Archive for June, 2008

Waking the Sleeping Giant–the Legal Profession and Social Media

Posted on June 10, 2008. Filed under: New Media 101, Social Media, Web 2.0 |

The following is my Daily Record column from the past week, entitled “Waking the Sleeping Giant.”

A pdf of the article can be found here and my past articles can be accessed here.

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Waking the Sleeping Giant

A year ago (a law firm) commissioned a song celebrating (their nomination as one of the best companies to work for)…

The law blog “Above the Law” put the song on youtube.

Merriment ensued.

Then (the firm) found out that people were laughing at them

So, they laughed and said “Yeah, it is a silly song.”

No, of course not.

So they started to act like a bunch lawyers.

They sent youtube a DMCA takedown notice.  Youtube took it down.

That got (the firm) some attention…

Heck, nobody was even sure it was real.  Until they lawyered up.

YouTube video commentary (54,959 views as of 6/5/08 )

 

            When I first started my New York law blog, Sui Generis, in November of 2006, very few lawyers knew what a “blog” was.  And, quite frankly, not many lawyers actually cared.

             Time has a way of changing things.  The increasing popularity of social media, including the indisputable and viral effect of blogs, has finally caused those at the top of the legal profession to sit up and take notice. 

             The major impetus behind this change has been a number of notable public relations disasters occurring over the last year involving large law firms, that were, at the time, unfamiliar with the social media landscape. 

           The most notable incident, described above, involved a large firm’s rather lawyerly response to the leak of a celebratory song commissioned by the firm.  In another case, a disgruntled associate’s parting email to her former employer, Paul Hastings, was leaked on the internet, causing untold amounts of negative publicity for the firm.

           These and other online public relations gaffes by large law firms over the past year have forced the legal profession to reluctantly acknowledge the existence and importance of blogs and other online social media, as evidenced by a recent New York Lawyer article: Gossip Girls (and Boys): Blogs Bedeviling BigLaw.

            As explained in the article, “The immediacy — and, at times, the brutality — of the media form is presenting a challenge for firms that are wary of their private matters entering the public domain.”

          For that very reason, that article notes that many large law firms, now painfully cognizant of the viral effects of online media, are trying to track blogs and other social media in an attempt to engage in damage control.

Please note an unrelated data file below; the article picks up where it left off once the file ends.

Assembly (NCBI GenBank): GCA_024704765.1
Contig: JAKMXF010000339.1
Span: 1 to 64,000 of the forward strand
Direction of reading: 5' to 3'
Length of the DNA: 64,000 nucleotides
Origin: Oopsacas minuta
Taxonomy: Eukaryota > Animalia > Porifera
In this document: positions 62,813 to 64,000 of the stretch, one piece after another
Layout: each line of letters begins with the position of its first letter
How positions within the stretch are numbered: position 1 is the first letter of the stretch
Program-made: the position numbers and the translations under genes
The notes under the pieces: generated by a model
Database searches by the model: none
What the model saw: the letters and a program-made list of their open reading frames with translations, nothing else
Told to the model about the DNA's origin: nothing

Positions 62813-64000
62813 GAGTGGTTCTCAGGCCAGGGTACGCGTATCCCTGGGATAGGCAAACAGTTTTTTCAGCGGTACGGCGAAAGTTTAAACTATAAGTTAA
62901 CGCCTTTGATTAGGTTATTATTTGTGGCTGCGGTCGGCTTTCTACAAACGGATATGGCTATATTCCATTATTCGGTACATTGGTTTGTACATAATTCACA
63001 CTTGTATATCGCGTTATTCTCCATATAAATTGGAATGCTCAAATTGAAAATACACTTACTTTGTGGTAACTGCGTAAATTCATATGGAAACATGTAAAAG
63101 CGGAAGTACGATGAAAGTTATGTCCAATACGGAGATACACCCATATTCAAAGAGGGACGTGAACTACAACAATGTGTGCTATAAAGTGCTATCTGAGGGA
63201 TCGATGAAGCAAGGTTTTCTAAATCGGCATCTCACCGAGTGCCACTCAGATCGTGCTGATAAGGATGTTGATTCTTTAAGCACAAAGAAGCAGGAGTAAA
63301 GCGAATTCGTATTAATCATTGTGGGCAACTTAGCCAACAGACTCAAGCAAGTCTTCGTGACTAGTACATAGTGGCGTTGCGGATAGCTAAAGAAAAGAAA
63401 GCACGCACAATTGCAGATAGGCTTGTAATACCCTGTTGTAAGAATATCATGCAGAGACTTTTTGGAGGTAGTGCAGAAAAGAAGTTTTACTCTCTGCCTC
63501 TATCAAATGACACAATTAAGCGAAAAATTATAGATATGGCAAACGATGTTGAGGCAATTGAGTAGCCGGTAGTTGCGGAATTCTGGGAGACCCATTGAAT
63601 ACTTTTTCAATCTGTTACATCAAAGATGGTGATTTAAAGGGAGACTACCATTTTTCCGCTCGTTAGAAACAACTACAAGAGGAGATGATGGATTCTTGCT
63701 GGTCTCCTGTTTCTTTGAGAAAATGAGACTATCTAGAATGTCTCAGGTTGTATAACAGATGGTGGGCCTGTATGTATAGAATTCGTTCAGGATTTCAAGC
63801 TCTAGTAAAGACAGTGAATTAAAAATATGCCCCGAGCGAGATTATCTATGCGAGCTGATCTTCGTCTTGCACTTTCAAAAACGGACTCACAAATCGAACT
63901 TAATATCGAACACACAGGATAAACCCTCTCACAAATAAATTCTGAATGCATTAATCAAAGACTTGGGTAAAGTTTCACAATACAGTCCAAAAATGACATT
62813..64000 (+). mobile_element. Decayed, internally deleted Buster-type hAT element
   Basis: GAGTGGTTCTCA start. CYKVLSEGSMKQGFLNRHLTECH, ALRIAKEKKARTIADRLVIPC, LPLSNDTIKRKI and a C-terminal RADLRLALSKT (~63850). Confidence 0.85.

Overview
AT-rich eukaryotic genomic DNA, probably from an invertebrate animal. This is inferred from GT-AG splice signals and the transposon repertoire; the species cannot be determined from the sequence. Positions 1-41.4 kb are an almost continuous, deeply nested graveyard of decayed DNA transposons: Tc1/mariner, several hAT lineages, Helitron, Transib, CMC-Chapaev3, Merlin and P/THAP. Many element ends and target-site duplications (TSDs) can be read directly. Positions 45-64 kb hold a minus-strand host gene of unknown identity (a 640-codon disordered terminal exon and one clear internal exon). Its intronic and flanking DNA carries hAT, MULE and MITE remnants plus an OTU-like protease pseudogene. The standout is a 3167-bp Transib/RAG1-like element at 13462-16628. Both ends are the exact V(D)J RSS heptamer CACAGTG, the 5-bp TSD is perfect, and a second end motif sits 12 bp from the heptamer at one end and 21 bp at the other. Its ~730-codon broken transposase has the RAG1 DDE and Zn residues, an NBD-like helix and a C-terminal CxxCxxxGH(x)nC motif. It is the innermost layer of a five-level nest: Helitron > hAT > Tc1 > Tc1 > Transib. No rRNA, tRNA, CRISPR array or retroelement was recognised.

In response to the growing need to monitor social media, software companies have emerged which provide businesses with tools to track and measure what’s being said about their company online in real time, such as Techrigy, a Rochester-based technology start up.

          Techrigy provides SM2, a software solution, which allows businesses to search and analyze what is being said about their company and their competitors on blogs, message boards and forums, social networking sites, and video sharing sites such as YouTube.

          It’s inevitable.  Companies such as Techrigy will be in increasing demand as the importance of monitoring online discourse becomes more apparent to businesses with reputations to maintain.

           Technology is changing rapidly.  Information is being exchanged online in ways not previously encountered or envisioned. 

            The legal profession has always been somewhat slow to embrace change.  But, much like a slumbering giant, once awakened, it can be a force to be reckoned with.  So, let the reckoning begin.

Nicole Black

 

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How do you find the time? You use the tools . . . like RSS

Posted on June 8, 2008. Filed under: Internet 101 | Tags: , , |

RSS IconLawyers deal in information and the flow of it these days can drive you to much more than distraction. One thing I’ve heard over and over again when people talk about blogs and the new media is “how do you find the time . . . ?” How? I use the tools. I don’t go to each of them separately, such as through a bookmark in my Favorites (actually I use Firefox, so they’re bookmarks).

No, I monitor hundreds of blogs, sites and specialized searches that I’ve created through the “magic” of RSS or Really Simple Syndication feed, which really made much of the Internet’s new media possible. Subscribing to one of these feeds to a feed and read it in a feed reader, sometimes called a feed aggregator, allows you to monitor a myriad of sources for information that is relevant, indeed vital, to his or her practice. Not just blogs, but also newspapers, magazines, searches on Google, and a myriad of other possibilities. Anywhere you see the RSS symbols (one of them is found in this post), a chicklet like you see in the right panel, or a link with an exhortation to “get our feed,” you can make it so new content is delivered directly to your desktop (through the feed) on your browser or in downloadable reader, so you can skim it, look for what interests you, and then only read that. Wheat from chaff, folks.

If you learn one tool as you explore how to integrate online tools into your practice, I suggest that RSS is the one or near the top. Rather than reinvent the wheel here, I’m going to point you to some other sources. First, a quick video from a great outfit called Common Craft called RSS in Plain English: